You will explore Newton’s second law, or SF=ma, in this simulation.

A block is resting on a frictionless surface. Up to three horizontally-directed forces can be applied to the block. The block always starts from rest. When you click the run button, the motion of the block is calculated and shown in the animation.

First, with only one force on the block, how will the block move? Predict the shape of the distance and velocity graphs for motion with one constant force. Set force 1 to 5 N, set the other two forces to zero, and run the simulation to check your prediction.

How will doubling the force change the motion and the graphs? Make a prediction, and set force 1 to 10 N. Use the simulation to check your prediction.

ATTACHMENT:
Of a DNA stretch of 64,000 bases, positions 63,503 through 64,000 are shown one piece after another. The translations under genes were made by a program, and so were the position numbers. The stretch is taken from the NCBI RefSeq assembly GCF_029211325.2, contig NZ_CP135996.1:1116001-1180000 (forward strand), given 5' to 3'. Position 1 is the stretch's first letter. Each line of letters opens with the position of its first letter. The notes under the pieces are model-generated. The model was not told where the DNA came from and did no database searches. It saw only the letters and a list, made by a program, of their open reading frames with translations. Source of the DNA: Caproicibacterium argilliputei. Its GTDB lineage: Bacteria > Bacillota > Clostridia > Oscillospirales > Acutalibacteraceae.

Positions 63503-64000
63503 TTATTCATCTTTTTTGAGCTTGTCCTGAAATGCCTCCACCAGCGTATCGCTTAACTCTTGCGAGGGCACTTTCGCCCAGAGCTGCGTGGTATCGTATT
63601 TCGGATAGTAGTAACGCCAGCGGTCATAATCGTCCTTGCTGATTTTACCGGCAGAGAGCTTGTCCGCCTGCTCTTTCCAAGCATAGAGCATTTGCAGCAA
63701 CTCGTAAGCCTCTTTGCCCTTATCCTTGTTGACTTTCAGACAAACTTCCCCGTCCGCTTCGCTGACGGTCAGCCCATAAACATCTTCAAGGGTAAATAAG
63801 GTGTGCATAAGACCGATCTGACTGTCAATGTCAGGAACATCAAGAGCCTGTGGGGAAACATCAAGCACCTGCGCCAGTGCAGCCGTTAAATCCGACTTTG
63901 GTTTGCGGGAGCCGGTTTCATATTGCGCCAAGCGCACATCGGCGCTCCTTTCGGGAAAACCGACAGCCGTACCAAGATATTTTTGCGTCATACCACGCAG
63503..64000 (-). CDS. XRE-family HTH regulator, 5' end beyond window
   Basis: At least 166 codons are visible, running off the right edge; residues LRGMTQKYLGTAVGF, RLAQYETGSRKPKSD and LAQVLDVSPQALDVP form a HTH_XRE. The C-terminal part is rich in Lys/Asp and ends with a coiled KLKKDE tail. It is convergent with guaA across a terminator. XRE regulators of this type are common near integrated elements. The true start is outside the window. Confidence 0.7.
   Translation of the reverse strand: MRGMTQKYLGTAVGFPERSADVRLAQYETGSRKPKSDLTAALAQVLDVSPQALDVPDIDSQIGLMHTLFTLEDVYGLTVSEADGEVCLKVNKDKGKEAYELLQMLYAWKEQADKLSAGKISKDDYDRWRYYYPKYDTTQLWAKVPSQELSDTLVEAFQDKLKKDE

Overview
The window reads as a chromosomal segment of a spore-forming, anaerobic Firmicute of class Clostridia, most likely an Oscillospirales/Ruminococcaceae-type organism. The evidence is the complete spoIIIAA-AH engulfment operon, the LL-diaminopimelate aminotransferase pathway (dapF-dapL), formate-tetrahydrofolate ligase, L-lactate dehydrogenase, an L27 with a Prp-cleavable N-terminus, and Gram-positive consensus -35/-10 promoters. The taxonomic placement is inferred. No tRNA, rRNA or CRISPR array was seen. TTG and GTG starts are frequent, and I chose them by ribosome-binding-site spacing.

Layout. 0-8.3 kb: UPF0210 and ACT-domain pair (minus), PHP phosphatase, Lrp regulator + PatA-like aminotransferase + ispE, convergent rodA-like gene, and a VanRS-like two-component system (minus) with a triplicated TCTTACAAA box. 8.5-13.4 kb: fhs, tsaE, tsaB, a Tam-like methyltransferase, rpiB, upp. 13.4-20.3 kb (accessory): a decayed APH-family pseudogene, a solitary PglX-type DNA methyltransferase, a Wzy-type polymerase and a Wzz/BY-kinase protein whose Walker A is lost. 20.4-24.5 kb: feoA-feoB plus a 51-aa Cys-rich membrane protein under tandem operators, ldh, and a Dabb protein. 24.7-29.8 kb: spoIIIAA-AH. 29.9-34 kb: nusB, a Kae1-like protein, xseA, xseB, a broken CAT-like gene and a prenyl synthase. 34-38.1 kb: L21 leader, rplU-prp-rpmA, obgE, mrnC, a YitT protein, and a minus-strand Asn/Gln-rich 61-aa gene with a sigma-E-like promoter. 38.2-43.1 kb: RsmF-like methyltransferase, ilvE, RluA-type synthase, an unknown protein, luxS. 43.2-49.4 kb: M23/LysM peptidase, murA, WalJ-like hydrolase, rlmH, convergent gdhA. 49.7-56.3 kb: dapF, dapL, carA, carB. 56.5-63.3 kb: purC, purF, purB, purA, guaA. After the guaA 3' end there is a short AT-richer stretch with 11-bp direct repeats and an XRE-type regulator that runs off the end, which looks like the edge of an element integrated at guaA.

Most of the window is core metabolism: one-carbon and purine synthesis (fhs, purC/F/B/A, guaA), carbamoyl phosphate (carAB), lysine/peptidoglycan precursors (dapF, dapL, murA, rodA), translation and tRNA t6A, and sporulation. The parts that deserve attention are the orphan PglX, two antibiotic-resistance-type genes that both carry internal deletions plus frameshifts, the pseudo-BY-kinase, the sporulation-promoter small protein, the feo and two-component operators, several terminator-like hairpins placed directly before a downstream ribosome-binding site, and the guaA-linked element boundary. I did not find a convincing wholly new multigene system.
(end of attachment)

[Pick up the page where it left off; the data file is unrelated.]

Would the motion be any different if two +5-N forces acted on the block instead of a single 10-N force? Set force 1 to 5 N and set force 2 to 5 N. Compare the acceleration of the block to the previous case with a single 10-N force.

What would happen if force 2 is still 5 N in magnitude, but is directed to the left? We can signify this as –5 N. Set force 2 to –5 N, and run the simulation to see what happens.

Forces 1 and 2 are said to cancel, since their sum is zero. Both forces are still present, however.

The mass is the proportionality constant in Newton’s second law between the net force and the resulting acceleration. Predict what would happen to the acceleration if the mass is doubled. Use the simulation to check your prediction using one non-zero force.